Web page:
Celebrating Italy: Tastes & Traditions of Italy as Revealed Through Its Feasts, Festivals & Sumptuous Foods by Carol Field

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Notes about this book

  • Eat Your Books

    1991 International Association of Culinary Professionals Award Winner

  • Eat Your Books

    1991 International Association of Culinary Professionals Award Winner

  • mama_c on February 06, 2016

    I have a reprint from 2000, ISBN 0-06-097722-1

  • nomadchowwoman on January 05, 2010

    Excellent cookbook for reading and getting a sense of Italian celebrations. Interesting recipes.

Notes about Recipes in this book

  • Eggplant caponata (Caponata di melanzane)

    • nicolepellegrini on July 25, 2020

      A nice, and relatively not-too-fussy caponata to make with good summer produce. I used some chopped roasted hazelnuts as I'm not a big almond fan, otherwise made as written. I did toss in some fresh basil at the end as I thought it could use some fresh herbs to jazz it up a bit.

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  • ISBN 10 0060977221
  • ISBN 13 9780060977221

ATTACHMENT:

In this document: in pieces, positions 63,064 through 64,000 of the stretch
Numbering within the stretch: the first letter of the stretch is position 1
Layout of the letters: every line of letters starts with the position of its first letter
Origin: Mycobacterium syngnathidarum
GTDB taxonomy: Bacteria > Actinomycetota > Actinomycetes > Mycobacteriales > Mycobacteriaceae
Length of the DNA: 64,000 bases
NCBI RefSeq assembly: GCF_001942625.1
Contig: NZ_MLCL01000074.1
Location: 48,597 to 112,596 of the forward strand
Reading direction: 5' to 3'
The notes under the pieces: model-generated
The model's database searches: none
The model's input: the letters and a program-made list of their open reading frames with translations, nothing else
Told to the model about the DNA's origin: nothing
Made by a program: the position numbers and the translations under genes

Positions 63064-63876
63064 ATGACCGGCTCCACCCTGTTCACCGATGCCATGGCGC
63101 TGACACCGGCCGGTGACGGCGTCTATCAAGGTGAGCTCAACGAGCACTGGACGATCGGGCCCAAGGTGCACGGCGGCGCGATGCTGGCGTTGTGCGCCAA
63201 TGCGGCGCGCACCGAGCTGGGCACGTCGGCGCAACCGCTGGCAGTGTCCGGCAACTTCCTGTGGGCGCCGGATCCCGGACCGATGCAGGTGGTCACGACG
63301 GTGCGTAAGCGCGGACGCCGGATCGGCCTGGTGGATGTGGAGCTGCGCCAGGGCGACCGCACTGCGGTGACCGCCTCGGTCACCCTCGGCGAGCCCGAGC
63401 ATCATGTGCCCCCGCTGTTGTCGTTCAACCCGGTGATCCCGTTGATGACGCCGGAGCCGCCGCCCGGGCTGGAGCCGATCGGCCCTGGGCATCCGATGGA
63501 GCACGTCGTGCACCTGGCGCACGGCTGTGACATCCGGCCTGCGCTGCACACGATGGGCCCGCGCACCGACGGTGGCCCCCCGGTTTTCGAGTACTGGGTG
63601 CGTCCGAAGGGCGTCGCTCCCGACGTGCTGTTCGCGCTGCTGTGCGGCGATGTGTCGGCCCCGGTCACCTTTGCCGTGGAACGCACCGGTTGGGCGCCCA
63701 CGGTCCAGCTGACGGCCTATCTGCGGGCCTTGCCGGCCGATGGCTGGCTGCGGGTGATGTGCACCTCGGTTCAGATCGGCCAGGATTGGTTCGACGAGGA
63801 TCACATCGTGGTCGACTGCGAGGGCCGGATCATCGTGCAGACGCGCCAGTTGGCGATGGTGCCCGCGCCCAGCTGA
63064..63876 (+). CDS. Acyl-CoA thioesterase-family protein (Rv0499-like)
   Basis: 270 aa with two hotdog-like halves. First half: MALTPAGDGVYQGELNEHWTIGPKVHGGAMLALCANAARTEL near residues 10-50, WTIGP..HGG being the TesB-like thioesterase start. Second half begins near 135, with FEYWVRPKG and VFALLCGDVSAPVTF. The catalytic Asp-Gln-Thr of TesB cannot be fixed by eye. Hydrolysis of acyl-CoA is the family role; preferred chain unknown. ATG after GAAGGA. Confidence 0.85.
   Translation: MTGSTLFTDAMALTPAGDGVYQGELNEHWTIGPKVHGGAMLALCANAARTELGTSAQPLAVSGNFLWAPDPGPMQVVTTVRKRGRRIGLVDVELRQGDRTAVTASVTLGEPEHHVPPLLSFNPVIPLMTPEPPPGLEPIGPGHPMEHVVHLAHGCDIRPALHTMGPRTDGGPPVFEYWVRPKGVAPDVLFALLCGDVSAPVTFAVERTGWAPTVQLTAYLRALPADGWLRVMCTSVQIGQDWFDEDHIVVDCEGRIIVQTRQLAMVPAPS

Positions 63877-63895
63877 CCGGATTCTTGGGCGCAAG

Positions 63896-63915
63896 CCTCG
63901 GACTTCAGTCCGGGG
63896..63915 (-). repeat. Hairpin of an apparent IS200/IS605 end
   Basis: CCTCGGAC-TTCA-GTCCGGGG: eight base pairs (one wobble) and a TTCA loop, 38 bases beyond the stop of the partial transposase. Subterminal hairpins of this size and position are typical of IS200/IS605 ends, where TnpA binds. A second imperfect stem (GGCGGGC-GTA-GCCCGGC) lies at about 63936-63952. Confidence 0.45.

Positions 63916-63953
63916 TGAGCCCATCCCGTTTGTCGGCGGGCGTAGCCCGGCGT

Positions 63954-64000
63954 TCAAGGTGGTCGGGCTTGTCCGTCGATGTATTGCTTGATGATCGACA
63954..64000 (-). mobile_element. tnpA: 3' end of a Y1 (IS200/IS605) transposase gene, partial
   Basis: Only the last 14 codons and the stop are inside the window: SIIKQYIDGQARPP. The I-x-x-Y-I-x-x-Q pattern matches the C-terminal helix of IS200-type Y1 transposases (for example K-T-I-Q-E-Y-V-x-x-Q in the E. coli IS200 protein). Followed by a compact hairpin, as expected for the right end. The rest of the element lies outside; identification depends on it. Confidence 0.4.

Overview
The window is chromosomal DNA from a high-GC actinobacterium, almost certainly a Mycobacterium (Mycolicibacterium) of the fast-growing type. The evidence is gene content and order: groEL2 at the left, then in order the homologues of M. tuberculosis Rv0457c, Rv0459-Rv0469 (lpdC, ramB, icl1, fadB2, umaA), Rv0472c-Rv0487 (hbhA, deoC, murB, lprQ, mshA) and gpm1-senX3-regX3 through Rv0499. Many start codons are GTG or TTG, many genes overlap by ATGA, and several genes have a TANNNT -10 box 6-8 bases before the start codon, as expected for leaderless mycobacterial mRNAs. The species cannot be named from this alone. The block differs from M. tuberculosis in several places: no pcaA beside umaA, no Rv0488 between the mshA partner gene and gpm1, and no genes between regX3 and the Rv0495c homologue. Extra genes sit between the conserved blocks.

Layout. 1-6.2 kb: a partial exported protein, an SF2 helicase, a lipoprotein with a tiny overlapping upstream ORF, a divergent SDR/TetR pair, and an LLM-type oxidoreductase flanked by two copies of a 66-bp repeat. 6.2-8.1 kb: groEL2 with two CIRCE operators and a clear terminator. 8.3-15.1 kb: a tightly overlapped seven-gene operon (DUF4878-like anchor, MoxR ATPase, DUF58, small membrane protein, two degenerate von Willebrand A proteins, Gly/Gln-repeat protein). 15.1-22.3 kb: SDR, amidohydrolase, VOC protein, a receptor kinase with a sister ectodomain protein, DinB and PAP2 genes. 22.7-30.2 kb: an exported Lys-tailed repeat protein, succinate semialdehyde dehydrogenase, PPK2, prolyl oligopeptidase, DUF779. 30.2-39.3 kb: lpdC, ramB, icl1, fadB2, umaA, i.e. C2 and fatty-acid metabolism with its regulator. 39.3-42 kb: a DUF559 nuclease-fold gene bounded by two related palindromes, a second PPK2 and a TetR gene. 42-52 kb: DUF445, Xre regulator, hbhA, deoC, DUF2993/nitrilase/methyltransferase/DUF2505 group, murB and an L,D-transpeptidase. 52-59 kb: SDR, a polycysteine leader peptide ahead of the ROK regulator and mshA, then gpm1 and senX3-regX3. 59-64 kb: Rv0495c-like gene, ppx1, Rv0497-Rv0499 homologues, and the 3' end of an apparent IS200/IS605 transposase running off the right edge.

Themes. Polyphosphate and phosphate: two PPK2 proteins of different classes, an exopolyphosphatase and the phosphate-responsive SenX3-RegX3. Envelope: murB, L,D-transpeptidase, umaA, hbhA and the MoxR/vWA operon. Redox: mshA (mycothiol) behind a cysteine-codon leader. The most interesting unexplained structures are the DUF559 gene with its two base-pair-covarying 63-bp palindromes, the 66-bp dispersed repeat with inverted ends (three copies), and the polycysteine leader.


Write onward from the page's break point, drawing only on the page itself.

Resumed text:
• Published Feb 05 1998
  • Format Paperback
  • Language English
  • Edition New edition
  • Countries United States
  • Publisher HarperCollins Publishers Inc
  • Imprint HarperCollins

Publishers Text

Italians are passionate about their food and love to celebrate together. At annual village festivals the food is cooked in mammoth proportions, the cobblestone streets become jammed with costumed processions and happy crowds sit and enjoy a communal meal that is a ritual of connection and neighborly love. In Celebrating Italy, Carol Field takes the reader to these exuberant civic feasts and highlights their very special and ancient recipes. The result is one of the most remarkable cookbooks ever written, for in exploring festivals, Field has opened a bright new window on Italian culture and its sumptuous food.

Recipes include the victory dinner of Risotto Fratacchione -- red onions and sausages eaten after Siena's famous Palio; the Sorbir d'Agnoli -- stuffed pasta in wine-spiked broth that the Mantuans eat on Christmas Day, and Pane di Cena's sweet milk bread rolls, which is made to last all through Easter Week in Sicily



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